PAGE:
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Integer n = 5;  
System.out.println(n) // 5!

How can i reproduce this behavior in my classes?

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Repoduce what behaviour? What's the functional requirement? –  BalusC Jan 24 '10 at 1:05

5 Answers 5

up vote 10 down vote accepted

You can't. This is called Autoboxing, and it is a special feature of some classes in Java to ease working with classes that represent primitive types like int.

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its true you cant fake autoboxing, but you can write code that mimics what that code is likely compiled to. Integer n = new Integer(5); can easily be modified for whatever your needs are. –  twolfe18 Jan 24 '10 at 1:15
Autoboxing actually generates something more like Integer.valueOf(5), rather than new Integer(5). This is so some instances can be reused. –  Laurence Gonsalves Jan 24 '10 at 1:30

Depending on what behaviour you want, you either can't, or you need to implement the ‘toString()‘ method to get print(ln) to print out a textual representation of your object.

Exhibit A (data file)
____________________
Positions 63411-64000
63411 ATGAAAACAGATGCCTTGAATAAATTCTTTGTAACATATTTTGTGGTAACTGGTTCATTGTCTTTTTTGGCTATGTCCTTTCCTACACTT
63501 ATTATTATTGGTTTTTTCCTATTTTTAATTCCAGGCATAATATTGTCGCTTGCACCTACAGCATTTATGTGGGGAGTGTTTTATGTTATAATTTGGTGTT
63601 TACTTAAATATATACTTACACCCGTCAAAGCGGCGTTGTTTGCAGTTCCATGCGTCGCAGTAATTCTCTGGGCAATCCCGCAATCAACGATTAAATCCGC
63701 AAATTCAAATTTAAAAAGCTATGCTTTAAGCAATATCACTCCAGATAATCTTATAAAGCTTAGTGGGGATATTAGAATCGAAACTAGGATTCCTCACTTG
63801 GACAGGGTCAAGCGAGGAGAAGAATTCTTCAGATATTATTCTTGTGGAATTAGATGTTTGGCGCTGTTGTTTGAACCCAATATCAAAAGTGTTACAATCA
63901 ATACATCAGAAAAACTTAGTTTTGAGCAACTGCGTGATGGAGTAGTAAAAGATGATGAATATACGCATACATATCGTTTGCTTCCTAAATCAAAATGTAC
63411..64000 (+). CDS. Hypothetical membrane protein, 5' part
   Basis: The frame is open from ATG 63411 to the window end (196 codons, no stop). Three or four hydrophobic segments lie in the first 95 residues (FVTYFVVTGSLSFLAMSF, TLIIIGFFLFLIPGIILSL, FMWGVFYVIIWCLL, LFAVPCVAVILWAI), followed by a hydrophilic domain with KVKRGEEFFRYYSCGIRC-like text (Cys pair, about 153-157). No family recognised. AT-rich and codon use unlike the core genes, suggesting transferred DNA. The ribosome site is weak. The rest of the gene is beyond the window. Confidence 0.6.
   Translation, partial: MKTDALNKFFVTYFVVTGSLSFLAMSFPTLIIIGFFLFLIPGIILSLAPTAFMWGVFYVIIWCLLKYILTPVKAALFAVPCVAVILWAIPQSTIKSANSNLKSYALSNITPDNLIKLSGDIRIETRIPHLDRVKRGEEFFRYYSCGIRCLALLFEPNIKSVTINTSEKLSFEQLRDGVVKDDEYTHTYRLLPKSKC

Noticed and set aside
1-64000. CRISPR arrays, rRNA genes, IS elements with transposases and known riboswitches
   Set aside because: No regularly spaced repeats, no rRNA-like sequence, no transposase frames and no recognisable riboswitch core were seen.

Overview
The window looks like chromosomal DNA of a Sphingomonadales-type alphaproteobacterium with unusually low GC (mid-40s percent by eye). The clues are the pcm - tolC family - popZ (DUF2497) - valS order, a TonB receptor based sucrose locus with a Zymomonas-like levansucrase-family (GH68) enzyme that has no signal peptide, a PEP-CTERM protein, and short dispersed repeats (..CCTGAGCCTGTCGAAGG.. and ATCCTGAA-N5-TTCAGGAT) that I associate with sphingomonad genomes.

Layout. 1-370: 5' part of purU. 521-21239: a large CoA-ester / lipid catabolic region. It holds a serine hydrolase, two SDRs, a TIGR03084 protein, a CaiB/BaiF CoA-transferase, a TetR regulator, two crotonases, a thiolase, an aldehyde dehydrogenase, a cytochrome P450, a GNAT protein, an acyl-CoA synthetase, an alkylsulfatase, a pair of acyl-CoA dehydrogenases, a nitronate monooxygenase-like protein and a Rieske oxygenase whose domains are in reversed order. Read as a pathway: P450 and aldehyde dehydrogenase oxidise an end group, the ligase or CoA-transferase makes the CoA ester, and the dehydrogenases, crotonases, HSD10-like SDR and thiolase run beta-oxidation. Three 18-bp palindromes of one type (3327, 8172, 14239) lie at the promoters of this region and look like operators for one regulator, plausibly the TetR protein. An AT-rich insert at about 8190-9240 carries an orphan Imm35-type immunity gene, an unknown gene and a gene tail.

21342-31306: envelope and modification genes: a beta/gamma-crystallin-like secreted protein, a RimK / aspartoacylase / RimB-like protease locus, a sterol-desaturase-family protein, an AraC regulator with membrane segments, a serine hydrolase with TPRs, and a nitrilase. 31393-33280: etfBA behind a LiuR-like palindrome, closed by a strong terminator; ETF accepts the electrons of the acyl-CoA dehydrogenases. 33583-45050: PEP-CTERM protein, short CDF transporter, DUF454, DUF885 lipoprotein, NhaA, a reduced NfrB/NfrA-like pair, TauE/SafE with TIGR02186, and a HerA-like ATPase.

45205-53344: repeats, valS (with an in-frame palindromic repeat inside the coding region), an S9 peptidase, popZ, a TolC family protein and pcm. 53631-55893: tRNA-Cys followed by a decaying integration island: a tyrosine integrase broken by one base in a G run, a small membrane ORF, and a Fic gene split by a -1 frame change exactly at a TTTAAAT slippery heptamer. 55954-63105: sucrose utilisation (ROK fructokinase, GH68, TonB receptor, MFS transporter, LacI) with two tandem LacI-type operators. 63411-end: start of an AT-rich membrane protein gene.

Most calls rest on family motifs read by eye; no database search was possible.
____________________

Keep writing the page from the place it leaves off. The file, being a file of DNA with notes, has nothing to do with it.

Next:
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You can't overload the assignment operator in Java.

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You can't overload operators in Java. The guys at Sun decided they would do it for a few classes, but they won't let you do it yourself.

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The assignment operator cannot be overloaded in java. You need to look at other languages such as C++. I don't know if you can do it even there for the assignment operator.

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You can overload the assignment operator in C++. –  Ken Bloom Jan 24 '10 at 1:10

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